Avengers/New Avengers wasn’t following the traditional good vs evil dichotomy, it was obliterating it by introducing a harbinger of doom so massive and all encompassing, that it ultimately made that type of thinking irrelevant. Hickman’s Avengers books always had a lot of noise, it was good noise, all the concepts and ideas that were thrown into the book made for a read that was at minimum, interesting and thoughtful but more often a type of entertaining that was uniquely challenging and on occasion, it could be stunningly breath taking. The books required a level of attention to detail that’s unique to the medium and a level of patience that is rarely asked of in serialized story telling and when your talking about an Avengers comic, especially the main Avengers comics, that might have been too much for some readers. That’s ok, Hickman’s Avengers wasn’t for everybody and it wasn’t without it’s flaws. But considering what transpired in the two books as a whole, it’s hard not to admire the vision and execution in it’s overall creation. Hickman took the most popular super team in the world, at the height of it’s popularity, and he used it to make a challenging treatise on the very real fear of the inevitable, high level science fiction to explain one universal and inescapable truth; everything dies.

Death is an inevitable fate that we are all trying our best to fight against and we will all lose that fight at some point in our brief lifetime. Much to the dismay of some, Hickman’s Avengers isn’t about life magically surviving over death, it’s about how people react to that inevitability as it’s coming right towards them. As Hickman’s story moved forward, we saw each team move in diametrically opposite directions in an attempt to fight off the end of existence. In Avengers, that meant trying to help those that were effected by the destruction of the multiverse. In New Avengers, that meant destroying others in a futile attempt to save themselves. Eventually one found out about the other and they fought over principles. In the end none of it mattered, in one of the series most poignant moments, the second to last page had Steve Rogers and Tony Stark engage in a fist fight as the world burned around them. But that doesn’t mean none of it mattered, on the contrary it’s what makes all the things that happened in between all the more special. Seeing the tera forms & incurring earths of the series inception, or the large scale space war of Infinity, the parallel realities, the demonic possessions, the betrayal, the agonizing over moral compromise, the travel to the future, the fight with an analogue Justice League, Captain America hunting down the illuminati, Black Panther getting his revenge on Namor, Tony Starks pushing back the Shiar, Thor & Hyperion going out like the warriors they are; just because it was all futile didn’t make it any less thrilling in the moment. And that’s all that any of this is, it’s just moments, they are gone as soon as they’re are realized. Hickman’s Avengers books aren’t about life triumphing over death, it’s about death triumphing over life and as a byproduct of that, why life is strangely wonderful and precious, even when we are preoccupied with it’s opposite. It’s a pointless obsession, everything dies.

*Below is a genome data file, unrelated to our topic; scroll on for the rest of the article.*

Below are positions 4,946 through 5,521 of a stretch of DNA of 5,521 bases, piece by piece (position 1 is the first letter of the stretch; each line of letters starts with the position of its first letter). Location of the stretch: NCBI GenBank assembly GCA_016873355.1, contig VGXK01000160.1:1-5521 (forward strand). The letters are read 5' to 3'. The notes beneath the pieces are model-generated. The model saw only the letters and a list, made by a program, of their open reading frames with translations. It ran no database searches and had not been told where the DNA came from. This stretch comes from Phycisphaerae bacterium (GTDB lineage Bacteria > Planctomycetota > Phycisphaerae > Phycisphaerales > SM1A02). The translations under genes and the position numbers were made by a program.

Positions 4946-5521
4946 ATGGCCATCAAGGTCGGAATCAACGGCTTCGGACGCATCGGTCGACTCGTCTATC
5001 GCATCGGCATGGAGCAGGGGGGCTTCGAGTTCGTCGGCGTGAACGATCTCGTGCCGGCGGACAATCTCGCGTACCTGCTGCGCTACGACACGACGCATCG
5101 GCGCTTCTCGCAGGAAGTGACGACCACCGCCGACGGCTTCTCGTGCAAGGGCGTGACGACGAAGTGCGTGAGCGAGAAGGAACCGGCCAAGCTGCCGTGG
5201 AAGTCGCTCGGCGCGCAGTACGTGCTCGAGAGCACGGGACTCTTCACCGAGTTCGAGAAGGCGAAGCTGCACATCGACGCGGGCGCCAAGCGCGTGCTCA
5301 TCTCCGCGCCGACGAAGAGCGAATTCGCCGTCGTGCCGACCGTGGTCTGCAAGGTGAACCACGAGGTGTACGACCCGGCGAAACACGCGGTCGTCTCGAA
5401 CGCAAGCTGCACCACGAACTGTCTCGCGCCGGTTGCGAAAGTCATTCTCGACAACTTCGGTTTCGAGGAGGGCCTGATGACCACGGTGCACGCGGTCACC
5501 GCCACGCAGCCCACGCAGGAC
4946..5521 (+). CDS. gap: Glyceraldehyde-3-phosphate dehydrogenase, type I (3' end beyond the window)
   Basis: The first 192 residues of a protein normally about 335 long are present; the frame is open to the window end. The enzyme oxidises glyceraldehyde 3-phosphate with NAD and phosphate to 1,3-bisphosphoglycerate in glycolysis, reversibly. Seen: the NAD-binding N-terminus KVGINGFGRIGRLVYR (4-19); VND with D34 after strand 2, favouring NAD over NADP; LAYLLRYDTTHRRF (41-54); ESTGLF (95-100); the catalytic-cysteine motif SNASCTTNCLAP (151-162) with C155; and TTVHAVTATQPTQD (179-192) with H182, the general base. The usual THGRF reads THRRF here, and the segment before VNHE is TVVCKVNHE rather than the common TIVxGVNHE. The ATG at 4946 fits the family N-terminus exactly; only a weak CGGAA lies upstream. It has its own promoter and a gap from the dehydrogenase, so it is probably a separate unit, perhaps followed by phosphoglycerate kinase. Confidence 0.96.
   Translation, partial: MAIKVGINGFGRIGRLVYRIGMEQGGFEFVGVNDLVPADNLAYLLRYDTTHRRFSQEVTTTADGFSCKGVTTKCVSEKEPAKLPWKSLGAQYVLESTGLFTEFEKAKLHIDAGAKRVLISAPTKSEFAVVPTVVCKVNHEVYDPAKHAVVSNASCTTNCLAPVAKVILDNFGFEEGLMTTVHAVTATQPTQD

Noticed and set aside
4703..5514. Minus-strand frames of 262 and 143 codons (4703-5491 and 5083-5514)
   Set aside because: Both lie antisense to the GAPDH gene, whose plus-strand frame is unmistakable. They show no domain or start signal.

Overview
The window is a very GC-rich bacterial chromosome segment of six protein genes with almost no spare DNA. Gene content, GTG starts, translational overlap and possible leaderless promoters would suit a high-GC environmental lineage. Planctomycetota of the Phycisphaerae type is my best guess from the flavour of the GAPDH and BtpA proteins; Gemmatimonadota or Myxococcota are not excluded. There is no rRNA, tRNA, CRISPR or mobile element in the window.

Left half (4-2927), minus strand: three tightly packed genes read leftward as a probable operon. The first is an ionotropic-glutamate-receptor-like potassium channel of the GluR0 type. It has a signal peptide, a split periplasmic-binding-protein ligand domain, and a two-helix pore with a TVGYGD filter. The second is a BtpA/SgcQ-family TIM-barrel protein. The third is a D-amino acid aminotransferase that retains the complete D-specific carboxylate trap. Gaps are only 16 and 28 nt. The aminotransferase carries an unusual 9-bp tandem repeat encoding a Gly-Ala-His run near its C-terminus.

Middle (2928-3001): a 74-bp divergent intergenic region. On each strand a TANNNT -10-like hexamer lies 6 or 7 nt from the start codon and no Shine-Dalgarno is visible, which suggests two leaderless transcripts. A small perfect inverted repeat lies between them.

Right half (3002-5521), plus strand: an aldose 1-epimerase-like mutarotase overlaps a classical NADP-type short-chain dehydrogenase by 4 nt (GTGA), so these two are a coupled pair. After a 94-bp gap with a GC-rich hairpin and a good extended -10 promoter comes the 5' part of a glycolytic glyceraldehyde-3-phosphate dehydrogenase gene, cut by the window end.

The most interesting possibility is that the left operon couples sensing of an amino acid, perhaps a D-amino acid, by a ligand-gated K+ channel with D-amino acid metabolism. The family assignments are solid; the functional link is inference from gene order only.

“But maybe everything that dies, someday comes back……”-Bruce Springsteen